Luxe Fiber Arts

name: Natasha
business name: Luxe Fiber Arts
website(s): Shop

What kind of items do you make?
Lots of hand dyed, handspun, handknitted and crocheted wearables, lots of them ecofriendly and vegan, as well as being rather a button hoarder and often button maker. I adore making crazy, creepy amigurumi (crocheted) softies and doing freeform crocheted belts and scarves. I don’t like following patterns much. I am a bit dyslexic, especially with numbers, so i prefer to go with the flow!

How long have you been in indie artist?
Since birth! No, really, I have never been so good at following direction. It has been a bit of a problem in my life. I went to college for sculpture. In my senior year of college, I opened a tattoo/piercing shop with 2 partners which I ran for 10 years. In the last several years of the business, I grew pretty unhappy being out of the fine art world and started having problems with carpal tunnel and Lupus, among other things. I was so miserable in my job and my health that I thought I needed to get back to my more artsy roots. So I did. But I guess, that was kind of indie, too, right?

What got you interested in your art of choice?
I always loved fiber pieces, and when I got into knitting, I was very disappointed by the available yarns out there, or when I found ones I really liked, they were not the colors I wanted, the fiber I wanted, or were insanely expensive. Of course, in reality, it probably is cheaper to buy it than to make it, but it is a wonderful thing to have just the thing you want. So now, I use a combination of both.

What do you most enjoy about what you do?
I can do it anywhere. It calms me down. It is wearable. It is something that “non-art” people like too. I still do fine art pieces as well, and crazy fiber pieces, but I enjoy doing simple wearable things just as much.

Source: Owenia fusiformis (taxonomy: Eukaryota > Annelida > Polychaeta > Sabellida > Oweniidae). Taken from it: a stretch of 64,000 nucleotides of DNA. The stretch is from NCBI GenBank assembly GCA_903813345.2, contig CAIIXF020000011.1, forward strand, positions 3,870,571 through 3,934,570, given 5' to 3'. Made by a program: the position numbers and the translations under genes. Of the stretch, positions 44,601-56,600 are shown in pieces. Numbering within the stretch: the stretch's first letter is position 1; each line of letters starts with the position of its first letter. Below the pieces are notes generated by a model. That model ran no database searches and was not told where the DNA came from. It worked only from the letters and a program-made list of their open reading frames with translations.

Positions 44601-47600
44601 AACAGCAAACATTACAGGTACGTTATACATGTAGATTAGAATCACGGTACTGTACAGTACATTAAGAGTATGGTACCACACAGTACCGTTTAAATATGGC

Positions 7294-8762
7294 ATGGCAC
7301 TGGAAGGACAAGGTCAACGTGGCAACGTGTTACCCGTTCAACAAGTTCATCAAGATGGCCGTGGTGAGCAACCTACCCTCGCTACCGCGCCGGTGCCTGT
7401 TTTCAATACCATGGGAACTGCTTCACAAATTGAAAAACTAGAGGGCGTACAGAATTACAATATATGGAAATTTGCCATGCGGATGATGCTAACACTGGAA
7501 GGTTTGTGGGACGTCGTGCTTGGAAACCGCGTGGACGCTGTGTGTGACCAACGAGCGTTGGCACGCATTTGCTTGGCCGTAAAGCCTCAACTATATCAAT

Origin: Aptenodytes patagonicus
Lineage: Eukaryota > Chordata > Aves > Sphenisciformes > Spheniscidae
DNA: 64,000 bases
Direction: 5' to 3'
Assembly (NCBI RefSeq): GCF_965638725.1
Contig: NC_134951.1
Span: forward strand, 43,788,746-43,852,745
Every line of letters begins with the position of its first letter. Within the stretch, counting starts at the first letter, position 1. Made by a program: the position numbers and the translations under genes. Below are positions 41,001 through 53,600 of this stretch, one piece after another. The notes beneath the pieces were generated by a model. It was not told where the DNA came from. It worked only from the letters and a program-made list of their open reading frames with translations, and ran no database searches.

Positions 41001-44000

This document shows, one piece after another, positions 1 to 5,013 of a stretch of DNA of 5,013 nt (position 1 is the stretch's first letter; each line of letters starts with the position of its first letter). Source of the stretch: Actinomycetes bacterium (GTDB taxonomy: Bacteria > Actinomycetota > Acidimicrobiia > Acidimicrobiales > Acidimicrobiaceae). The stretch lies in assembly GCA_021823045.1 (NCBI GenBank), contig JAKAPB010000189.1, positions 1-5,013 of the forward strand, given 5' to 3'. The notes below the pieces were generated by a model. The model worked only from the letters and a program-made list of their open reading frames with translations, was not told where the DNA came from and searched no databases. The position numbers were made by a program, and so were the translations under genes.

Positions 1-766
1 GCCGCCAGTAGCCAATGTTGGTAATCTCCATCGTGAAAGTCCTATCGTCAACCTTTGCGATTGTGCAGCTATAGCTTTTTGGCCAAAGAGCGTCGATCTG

What most inspires you?
Texture, color, nature, other artists, everyday people, the amazing spirit that encourages every living thing to grow. That sounds really corny, but I see people and animals that have such a rough go of it, and are given the tiniest bit of sunlight or love to inspire them and they bounce right back. It makes you want to do better. To be better. To try to be there for someone or something that needs it.

What makes your creations unique?
Me, I guess. I am not the most detail oriented person, which makes me kind of an anomaly in the fiber world, so all of my pieces are always different from each other, like it or not!

Do you have a favorite item or colorway?
I started making big circular wraps and button fringy neckwarmers years and years ago because I tend to feel choked by regular scarves and lose them or slam them in the car door. I love being able to pop a scarf in my pocket or purse and always having something I can put on or take off when I am hot/cold/hot/cold. I am also very funny about how things feel. I don’t use ANYTHING that isn’t really really really soft. I can’t even stand to knit with something that is the teeniest bit rough, let alone wear it. so don’t look for it in my shop! ha. No really. Because of my strange sensitivities, if I assure you that it is soft, it is SOFT.

What is something you strive to offer the fiber arts community?
High quality yarns, fibers, eco-friendly, animal friendly and vegan options in really unique, wearable, comfortable designs.

Does being an indie fiber artist affect other aspects of your life?
There is yarn and fiber everywhere in my house, my car, my purse…everywhere. My husband knows what the smell of a dyepot on the stove smells like (and doesn’t complain). I have met a lot of really amazing fiber and knitting people that I would never have met, some have become some of my best friends in the world. When my health problems kick up and I am not well enough to get out of bed, I can knit in bed, and I can feel like I still got something done. That is therapy! And honestly, there is nothing like sitting on the back porch swing with a cup of coffee or tea, listening to some great music and knitting away…

What is your fiber arts superpower?
Making a super duper tangle out of any length of yarn, no matter how short!

How is the fiber arts world different for you today than it was five years ago?
It is much much much bigger! When I started dyeing fiber and spinning art yarns all those years ago, there weren’t many of us and many of the more traditional spinners and knitters did not like us. Now the wild stuff is kind of…normal. It all comes full circle, I guess:)

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